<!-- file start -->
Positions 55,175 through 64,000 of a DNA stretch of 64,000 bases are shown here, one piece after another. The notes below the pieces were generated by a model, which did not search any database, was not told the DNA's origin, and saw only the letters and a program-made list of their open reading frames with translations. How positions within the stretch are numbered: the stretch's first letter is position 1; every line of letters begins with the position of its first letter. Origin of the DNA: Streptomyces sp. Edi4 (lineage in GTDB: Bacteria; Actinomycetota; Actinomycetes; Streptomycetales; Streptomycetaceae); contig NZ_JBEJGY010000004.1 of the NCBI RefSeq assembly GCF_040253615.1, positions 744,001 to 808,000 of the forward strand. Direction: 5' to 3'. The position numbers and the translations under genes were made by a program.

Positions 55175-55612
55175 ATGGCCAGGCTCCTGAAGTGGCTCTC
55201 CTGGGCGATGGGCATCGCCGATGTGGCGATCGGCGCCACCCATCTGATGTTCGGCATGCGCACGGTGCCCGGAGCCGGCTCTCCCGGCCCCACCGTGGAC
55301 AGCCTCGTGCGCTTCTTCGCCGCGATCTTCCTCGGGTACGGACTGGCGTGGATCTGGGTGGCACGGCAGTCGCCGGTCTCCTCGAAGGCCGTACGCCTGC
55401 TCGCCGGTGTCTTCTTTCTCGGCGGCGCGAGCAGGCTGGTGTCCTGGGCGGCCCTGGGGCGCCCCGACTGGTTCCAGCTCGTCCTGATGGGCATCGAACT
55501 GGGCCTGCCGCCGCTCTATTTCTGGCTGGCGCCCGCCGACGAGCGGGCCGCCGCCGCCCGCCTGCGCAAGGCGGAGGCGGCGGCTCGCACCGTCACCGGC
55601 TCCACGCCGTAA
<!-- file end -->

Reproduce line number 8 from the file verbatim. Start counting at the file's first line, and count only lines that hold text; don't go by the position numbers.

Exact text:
55601 TCCACGCCGTAA